w124 300E-24 no sparking - help!!

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Oct 29, 2005
Amersham, Bucks
1997 W140 S600, 1980 Porsche 928 4.7 Manual
I'm normally pretty adept at sorting out mechnical/electric problems, but this time I'm stumped. I've also learnt over the years not just replace electronic parts until I can prove that they are dead first (especially when very expensive!).

Anyway, here is the history:
I go to start the car... the engine turned over put didn't start which it's never done before. So first off I repeat again listening for the fuel pump which came on ok. All the dash lights looked correct (this is the M104 engine but a 1989 model with no diagnostic light in the dash). Next I checked sparking by removing one of the plugs. Nothing. So then I move straight to the coil. No output here either. Next I remove the coil altogether and check it over. All looked fine and the resistances of the primary and secondary coils all checked out fine. I gave it a quick clean before refitting.

Next I did some research. I've got schematics, read lots of forums etc etc. I found that as this car has got a 9pin diagnostic connector I can connect pin 3 via an LED and 10K resistor to ground, then by grounding this pin 3 for 3-4 seconds a diagnostic flashing code will be visible. This sounded like it would reveal the problem. Looking at my schematics pin 3 does go straight to the ECU. Anyway, when I try it, I just get a constant dim glow from the LED, ie. no diagnostic output at all. Is this in itself enough to be confident that the ECU needs replacing?

I've also been advised to check the OVP (over voltage protection) relay with the fuse on top - this seems to be fine, certainly the fuse is ok. I tried reseating too.

Does anyone have any other ideas at all?
when you crank the engine over does your Tacho move?
Then I am quite sure that you can discount the ECU. The OVP's have a habit of going duff. Not only the fuse but the soldered connections inside it. See if you can borrow one to try.
Thanks for the advice Ian. I'll try to get hold of one in the next couple of days.
do you have an alarm sytem/immobiliser fitted?? If faulty the immobiliser may isolate the OVP coil preventing operation.
A good point Graeme, I didn't think there was, but looking under the dash on the drivers side is a security lock which implies that there is. Problem is that I don't have a key for this so can't open it up. Also I can't see any evidence of an immobiliser within the engine bay... I should have another OVP relay tomorrow, but in the meantime I can check the voltages in the relay socket to see whether the relay has a chance of operating.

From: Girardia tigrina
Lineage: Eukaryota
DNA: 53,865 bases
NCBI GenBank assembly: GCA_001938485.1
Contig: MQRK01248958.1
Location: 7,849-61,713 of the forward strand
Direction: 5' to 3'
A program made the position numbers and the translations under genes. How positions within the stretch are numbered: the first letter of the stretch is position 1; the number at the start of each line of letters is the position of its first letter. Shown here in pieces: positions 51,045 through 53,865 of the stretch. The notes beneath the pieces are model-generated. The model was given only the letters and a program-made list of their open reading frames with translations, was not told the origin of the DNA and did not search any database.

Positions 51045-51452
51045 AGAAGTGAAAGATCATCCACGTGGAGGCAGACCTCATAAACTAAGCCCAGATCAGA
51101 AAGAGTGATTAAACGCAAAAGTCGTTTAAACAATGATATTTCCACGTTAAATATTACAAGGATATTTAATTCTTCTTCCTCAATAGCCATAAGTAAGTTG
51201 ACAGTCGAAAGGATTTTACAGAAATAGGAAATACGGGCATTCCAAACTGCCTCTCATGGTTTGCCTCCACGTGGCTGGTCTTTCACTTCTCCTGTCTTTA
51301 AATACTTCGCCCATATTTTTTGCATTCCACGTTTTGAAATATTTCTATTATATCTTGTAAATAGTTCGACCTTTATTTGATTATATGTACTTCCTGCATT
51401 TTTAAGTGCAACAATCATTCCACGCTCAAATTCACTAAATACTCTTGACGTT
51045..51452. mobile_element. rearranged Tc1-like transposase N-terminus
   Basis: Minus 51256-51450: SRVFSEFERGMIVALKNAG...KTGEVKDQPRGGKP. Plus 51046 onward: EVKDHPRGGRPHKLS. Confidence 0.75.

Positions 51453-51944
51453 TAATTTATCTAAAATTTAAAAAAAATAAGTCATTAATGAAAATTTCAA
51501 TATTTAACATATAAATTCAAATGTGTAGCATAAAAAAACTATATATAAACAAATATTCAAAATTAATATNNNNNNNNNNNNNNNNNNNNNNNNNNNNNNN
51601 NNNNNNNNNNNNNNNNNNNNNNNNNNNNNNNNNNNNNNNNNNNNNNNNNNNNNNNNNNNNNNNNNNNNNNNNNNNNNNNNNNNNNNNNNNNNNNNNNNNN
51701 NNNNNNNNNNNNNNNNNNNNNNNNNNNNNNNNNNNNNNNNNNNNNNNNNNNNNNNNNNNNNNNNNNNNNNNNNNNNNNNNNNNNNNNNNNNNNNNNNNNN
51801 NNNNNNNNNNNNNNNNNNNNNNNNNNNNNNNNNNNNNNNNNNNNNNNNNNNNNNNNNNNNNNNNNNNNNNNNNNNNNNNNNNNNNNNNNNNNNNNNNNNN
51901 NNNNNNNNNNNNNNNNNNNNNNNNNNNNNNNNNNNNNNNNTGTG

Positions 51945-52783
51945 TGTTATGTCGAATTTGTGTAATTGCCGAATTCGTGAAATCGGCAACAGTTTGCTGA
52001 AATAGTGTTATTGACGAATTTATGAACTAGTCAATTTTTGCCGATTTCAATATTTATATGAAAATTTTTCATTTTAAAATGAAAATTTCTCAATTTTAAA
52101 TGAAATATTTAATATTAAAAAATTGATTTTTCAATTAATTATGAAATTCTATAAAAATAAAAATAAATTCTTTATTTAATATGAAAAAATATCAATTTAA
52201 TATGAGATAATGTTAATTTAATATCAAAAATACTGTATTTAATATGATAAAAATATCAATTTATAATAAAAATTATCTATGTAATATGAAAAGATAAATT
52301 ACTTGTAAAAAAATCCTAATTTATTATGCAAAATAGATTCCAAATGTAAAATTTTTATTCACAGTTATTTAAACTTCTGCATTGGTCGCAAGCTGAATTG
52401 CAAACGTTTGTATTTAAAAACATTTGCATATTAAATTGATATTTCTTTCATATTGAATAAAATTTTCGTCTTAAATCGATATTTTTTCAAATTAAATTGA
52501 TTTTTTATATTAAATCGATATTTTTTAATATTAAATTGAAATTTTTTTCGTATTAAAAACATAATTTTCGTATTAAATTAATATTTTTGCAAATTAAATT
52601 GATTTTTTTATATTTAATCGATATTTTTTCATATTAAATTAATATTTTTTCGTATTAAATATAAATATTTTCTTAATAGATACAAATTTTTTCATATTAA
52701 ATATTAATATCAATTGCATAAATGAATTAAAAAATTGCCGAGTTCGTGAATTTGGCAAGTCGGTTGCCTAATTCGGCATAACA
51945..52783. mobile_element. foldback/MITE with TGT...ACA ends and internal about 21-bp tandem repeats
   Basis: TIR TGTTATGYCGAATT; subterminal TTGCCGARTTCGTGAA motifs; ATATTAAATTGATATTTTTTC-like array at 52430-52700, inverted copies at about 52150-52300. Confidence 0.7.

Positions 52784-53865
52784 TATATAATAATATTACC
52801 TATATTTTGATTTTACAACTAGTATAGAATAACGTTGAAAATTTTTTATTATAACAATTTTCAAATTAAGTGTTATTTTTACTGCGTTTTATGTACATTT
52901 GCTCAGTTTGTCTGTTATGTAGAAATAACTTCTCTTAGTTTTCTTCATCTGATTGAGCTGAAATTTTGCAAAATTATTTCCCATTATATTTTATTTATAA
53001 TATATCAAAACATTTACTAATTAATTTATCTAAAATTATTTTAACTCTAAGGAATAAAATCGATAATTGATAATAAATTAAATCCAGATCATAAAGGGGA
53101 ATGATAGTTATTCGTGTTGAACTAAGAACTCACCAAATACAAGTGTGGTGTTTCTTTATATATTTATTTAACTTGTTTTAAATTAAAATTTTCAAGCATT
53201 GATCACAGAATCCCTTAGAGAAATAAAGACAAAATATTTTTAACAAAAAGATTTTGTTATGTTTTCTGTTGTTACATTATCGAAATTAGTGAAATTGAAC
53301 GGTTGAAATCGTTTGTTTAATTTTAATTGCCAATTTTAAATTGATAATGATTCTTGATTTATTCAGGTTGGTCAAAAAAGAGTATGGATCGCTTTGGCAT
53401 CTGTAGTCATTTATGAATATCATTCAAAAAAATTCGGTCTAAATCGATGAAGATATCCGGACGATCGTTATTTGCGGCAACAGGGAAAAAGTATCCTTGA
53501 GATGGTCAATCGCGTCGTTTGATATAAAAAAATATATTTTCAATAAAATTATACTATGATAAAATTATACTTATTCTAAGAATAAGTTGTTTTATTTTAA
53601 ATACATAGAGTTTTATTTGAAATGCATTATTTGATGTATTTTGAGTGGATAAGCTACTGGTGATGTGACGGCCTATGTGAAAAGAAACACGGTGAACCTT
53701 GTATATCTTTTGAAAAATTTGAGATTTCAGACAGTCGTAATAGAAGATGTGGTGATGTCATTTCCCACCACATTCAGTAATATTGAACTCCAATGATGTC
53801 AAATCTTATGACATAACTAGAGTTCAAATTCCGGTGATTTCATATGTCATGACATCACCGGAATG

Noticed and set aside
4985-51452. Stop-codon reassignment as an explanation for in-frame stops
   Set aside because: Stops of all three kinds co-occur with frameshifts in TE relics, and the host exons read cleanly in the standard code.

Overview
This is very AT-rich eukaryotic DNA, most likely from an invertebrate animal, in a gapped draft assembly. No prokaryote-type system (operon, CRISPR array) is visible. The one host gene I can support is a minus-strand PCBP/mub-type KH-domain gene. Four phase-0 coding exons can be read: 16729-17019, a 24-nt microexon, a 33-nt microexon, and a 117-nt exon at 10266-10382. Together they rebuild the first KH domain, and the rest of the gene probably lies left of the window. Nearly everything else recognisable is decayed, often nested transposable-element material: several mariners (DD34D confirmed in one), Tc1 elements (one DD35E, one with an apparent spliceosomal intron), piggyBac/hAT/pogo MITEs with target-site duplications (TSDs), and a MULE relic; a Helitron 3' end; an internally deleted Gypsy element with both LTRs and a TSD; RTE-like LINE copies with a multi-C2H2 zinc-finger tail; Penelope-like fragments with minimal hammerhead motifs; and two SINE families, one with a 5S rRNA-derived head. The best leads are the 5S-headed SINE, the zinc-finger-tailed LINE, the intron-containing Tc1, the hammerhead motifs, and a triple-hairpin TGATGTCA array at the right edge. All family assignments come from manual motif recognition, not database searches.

I'm not sure if this could be the problem, but this went on my w123, it the Ignition Control Unit. I had the same symtoms as you descibe, with no warning, etc. I had to replace it. (with a second-hand one)

Its number 5 in the attached illustration.

Good Luck.
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I agree with Mangoman, try the Ignition control module (not cheap). I would see if you can swap it iver with someone elses to make sure its that.
A new one of those in the dealers is

£1600+vat :eek:
I'm really hoping it's not the ignition control unit for obvious reasons... If the OVP doesn't do the trick then I guess that's next on the list. Unfortunately I don't have access to another to swap with to find out - does anyone know a method of knowing for deterimining whether one of these is definitely the culprit.. i.e dead?
Actually - wouldn't i be able to read a diagnostic code to tell me that the ignition control module is dead?
The ignition module is basically an ecu that triggers the LT side of the coil just like points used to.

Disconnect the module and connect 12v to the coil +ve terminal, and a piece of wire connected to the -ve terminal. Scratch the end of the wire over an earth connection. This should cause a HT spark if the coil is good.

The ignition module will be fed from a low voltage hall effect sensor or reed switch in the ditributor (assuming it has one).
By checking the inputs of the amplifier you should be able to deduce if the output transistor is switching to ground or not.

In most ignition amplifiers the fault is the high voltage output transistor goes dead due to the voltage spikes. If the fault is the output transistor you may be able to buy one and solder it in.
The detail on the EZL looks incredibly useful - even when I do get everything running I'll be getting my scope out to check the condition of the whole ignition system - thanks very much!
I had the same problem on the 300 24v and it turned out to be the ignition pack. I also have a 300CE 24V and if you want I could let you try my ignition pack at a small price.
I'm based in London near Heathrow.

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